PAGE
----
Tuesday, October 20, 2009

Write a blog and be respected


Ever felt that shiver of shame at being regarded as a 'mommy blogger'? Well have no fear. There's just one or two rules to follow and you too can be taken seriously as a writer or social commentator.



First up, don't post photos of your children just because they are finally wearing that cute pink hat. Or spotty boots. Using your child as a fashion plate demeans you and the child. Get serious, think of an erudite subject and research it. Form your own opinions.



Hey you! Yes, you there at the back. Stop gazing at the baby photos already.




Create time for yourself to write and be creative. Don't let your child(ren) stay up too late or get up too early. Teach them to tell the time and stop bothering you. When they do finally crash out, do not, repeat do not, whip the camera out to record their dreamy features for posterity.



Go and use that time to do something useful.



I'm looking at you, when I say this. Step away from camera.

Look on your time with children as a learning experience. Don't chuckle at their poor pronunciation, but enunciate clearly so they learn to communicate effectively.



Don't perpetuate their amusing little ways that will end up seeing them being ridiculed in a school yard.



Even if that is how she keeps her fingers crossed for good luck (and chocolate raisins).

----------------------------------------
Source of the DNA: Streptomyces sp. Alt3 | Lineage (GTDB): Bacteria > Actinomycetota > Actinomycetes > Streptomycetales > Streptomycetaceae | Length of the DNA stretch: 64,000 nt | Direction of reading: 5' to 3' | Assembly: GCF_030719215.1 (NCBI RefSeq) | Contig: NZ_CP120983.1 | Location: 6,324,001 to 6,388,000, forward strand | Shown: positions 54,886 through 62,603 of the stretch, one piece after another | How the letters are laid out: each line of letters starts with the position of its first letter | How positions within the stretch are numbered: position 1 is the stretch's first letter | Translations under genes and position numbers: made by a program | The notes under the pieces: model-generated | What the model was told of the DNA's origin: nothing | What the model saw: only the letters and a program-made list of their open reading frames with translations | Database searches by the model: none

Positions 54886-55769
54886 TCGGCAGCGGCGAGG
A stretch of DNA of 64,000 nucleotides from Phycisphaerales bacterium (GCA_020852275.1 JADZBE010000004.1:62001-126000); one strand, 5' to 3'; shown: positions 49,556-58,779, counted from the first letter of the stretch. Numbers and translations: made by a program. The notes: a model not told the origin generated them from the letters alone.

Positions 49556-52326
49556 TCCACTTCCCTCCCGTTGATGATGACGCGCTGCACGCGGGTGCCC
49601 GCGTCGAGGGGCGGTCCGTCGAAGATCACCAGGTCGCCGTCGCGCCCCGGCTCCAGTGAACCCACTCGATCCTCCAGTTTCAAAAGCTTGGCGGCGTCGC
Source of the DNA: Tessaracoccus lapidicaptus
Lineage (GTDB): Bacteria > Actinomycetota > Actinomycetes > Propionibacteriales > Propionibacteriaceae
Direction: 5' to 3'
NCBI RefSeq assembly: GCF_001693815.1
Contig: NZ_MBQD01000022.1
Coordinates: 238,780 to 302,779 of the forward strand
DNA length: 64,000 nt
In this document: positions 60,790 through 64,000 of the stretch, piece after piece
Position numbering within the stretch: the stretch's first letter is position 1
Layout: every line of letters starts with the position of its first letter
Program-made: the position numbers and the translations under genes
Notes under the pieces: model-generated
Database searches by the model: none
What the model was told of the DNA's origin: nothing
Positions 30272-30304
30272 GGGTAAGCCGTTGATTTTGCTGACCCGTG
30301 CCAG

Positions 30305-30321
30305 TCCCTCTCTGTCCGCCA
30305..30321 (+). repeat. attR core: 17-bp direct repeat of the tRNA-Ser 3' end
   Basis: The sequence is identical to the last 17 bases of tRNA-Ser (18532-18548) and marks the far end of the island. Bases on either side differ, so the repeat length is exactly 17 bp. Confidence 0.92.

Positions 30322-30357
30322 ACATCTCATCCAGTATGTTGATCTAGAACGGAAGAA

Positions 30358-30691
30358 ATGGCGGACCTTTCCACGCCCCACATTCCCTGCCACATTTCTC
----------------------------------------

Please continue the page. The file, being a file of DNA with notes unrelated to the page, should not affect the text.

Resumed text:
Finally, don't use a phoney theme of 'how to be a serious writer' just to show off your child's first written word. Even if it is 'mummy'.



Noone's going to fall for that.






Monday, October 19, 2009

Rule No 2: Stay open to new ideas

On Sunday morning, we took Sue and Mr Scrappy for a walk along The Street. The Street is a shingle spit going out from Whitstable in to the Thames Estuary/North Sea.

It's also where Recaro proposed to me. I remember being very nervous. Well, you would be too if you were handed a diamond ring on a shingle beach with the tide coming in. I didn't want to lose that bad boy. (I mean the ring. Not the man - though I didn't want to lose him either. Enough! You know what I mean.)

It's a great spot for Sue to remind me how much fun you can have when you try something new.
THIS much fun.

Gah - it looks cold, doesn't it?

In fact, Sue taught Recaro a thing or two during her visit. I can almost hear her now helping Recaro navigate the blogosphere. Sue and Mr Scrappy's train was about to leave Whitstable in 15 minutes time, not that you can tell from how chilled Sue is. Maybe she wanted to stay?

Need I tell you that he doesn't concentrate that hard when I'm talking.

(By the way, I'm sitting on that very stool right now as I type this post. I've just finished a cottage cheese sandwich from Tea & Times.)